Ron Slinker, who died March 28 in Tampa of a liver disorder, used his real life martial arts expertise as a pro wrestling gimmick and, surprisingly, it worked.

Ron Slinker. Photo by Brian Berkowitz, courtesy Pete Lederberg,

He never really became a household name in the world of wrestling, but was known mostly for his work in the southeastern United States, primarily in Florida.

In the ring, some say Slinker never was 100 percent at ease with what he was doing. Barry Rose, owner of and a local fan of the Florida territory back in the 1970s who also ran several wrestler’s fan clubs, first met Slinker in 1977.

“Ron wasn’t what I would call a natural, even though he was obviously a very gifted athlete,” Rose said. “I worked out with Ron a few times at the gym (I was still a kid at the time) and Ron was very gracious to my father and myself.”

Rose went on to talk about Slinker’s in-ring ability.

“Ron seemed very eager to learn, yet he never looked entirely comfortable within a ring,” said Rose. “Part of that was Ron working a martial arts gimmick and the fact that he took to wrestling later in life after years of training as a martial artist. I’d say he worked better as a heel, though he did get over to some degree working as an underneath babyface in Florida. His heel stuff which came later in his career was more interesting, at least in my opinion.”

Honing his craft in International World Class Championship Wrestling, Mid-South Wrestling (later Universal Wrestling Federation), Florida Championship Wrestling and the National Wrestling Alliance, Slinker (real name David Slinker) held the NWA Southeastern Heavyweight championship and the NWA Florida Tag Team championship with Sgt. Rock in 1990. He also teamed with Kendall Windham, Ed Leslie (Brutus Beefcake) and Ron Bass. With Bass, the duo faced Andre the Giant and Dusty Rhodes at the NWA Mid-South Superdome Extravaganza on December 25, 1978, during a tournament to fill the vacant NWA United States Tag Team titles. Slinker and Bass lost.

Following his retirement during the early 1990s and after a run as Caribbean Junior Heavyweight champ, Slinker would manage Bass and Robert Fuller before becoming a promoter in Florida. It was there that Slinker met Rob Szatkowski and suggested he change his ring name to Rob Van Dam and also introduced him to Japanese promoter Shohei “Giant” Baba.

“Ron gave me the professional name that stuck with me throughout my career back in 1991,” Van Dam said on his MySpace blog. “Ron also got me my job with Bill Watts in WCW in 1992 and when Bill refused to let me use my professional name, Ron came up with Robby V. Of course, if you watched the show back then, you saw Robbie V, or Robbie Vee, or, well, who noticed anyway. I met Ron in Tennessee when I wrestled for USWA when he was there to see his son-in-law Tex Slazenger. He was the first promoter to tell me that I was going to be a big star. Part of paying my dues involved driving down to Florida to sleep on this guy’s floor when I wasn’t even old enough to drink. You’ll read all about it some day in the big book.”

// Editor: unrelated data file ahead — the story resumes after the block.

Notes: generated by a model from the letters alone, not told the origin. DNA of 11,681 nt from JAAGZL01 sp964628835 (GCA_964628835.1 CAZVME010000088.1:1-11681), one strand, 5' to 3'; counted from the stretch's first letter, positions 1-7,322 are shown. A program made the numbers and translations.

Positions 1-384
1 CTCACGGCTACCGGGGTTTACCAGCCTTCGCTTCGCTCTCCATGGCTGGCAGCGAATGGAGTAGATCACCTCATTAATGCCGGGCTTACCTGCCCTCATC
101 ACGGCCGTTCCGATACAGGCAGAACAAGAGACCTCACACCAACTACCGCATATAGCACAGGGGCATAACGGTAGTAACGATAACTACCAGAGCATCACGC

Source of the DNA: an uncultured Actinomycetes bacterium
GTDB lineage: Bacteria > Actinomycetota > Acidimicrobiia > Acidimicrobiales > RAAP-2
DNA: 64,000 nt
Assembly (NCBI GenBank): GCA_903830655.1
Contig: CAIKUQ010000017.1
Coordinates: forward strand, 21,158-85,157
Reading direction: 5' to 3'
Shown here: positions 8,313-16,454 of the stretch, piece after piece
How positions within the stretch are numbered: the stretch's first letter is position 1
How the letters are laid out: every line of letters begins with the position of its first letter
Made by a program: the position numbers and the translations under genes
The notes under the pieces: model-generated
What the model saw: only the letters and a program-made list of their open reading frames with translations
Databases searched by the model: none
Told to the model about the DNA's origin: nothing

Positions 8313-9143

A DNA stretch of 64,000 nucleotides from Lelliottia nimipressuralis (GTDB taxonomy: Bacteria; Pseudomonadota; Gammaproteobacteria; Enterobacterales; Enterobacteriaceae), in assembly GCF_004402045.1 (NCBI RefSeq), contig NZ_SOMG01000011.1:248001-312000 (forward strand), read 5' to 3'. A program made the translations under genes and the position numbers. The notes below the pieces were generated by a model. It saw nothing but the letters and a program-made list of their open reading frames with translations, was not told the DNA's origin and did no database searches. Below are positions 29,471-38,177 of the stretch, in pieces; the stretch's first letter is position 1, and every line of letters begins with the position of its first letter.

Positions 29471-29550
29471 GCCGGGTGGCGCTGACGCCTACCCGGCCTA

Ron Slinker with the Caribbean Junior Heavyweight championship and the Florida Heavyweight championship. Photo by Pete Lederberg,

Slinker was also the stepfather of wrestler Dennis Knight, who worked as Mideon, Phineas I. Godwinn and the aforementioned Slazenger. As well, Slinker was one of The Rock’s original trainers when the Hollywood star was known as Flex Kavana in the USWA. In Florida and in the northeast United States, Slinker was a member of Kevin Sullivan’s revolving army and also wrestled for promotions in Tennessee and Alabama as a babyface.

A second-degree black belt in judo and a sixth-degree black belt in Yoskukai (a Japanese style of contact fighting), Slinker also taught martial arts lessons to the public and to his family.

“He was pretty strict,” his son, David Slinker, Jr., told the Tampa Bay Times. “He was the type of instructor that didn’t just talk. If he wanted you to do something, he’d show you. He expected a lot of you.”

At home, however, was a different story.

“He was lots of fun,” said Slinker’s daughter, Dina Myers, also in the Times. “He was just like a big kid.”

Slinker’s liver problems were attributed to a lifetime of alcohol addiction. His son said he always tried to turn his life around, but just couldn’t find the right path. David Jr. also noted that his father never brought his troubles home with him.

After he joined the Marines when he was just 17 years old, Slinker eventually earned a college degree from the University of Tampa and was a Tampa police officer for 10 years. He also appeared in the 1981 film Mr. No Legs, a kung-fu/action flick.

While news of Slinker’s passing didn’t exactly come as a shock to those that knew him best, Rose was asked if Slinker’s death could be deemed “tragic.”

“That’s hard to answer,” Rose said. “Ron had spent much of his life partying to excess and had some serious personal problems at various stages of his life. He passed from liver failure brought on by years of heavy drinking, but he was a good guy.”

Slinker is survived by two children, one grandson, two brothers (one his twin), a sister, his mother and many nieces and nephews. His funeral service was held April 2 at the MacDonald Funeral Home in Tampa.

– with files from Greg Oliver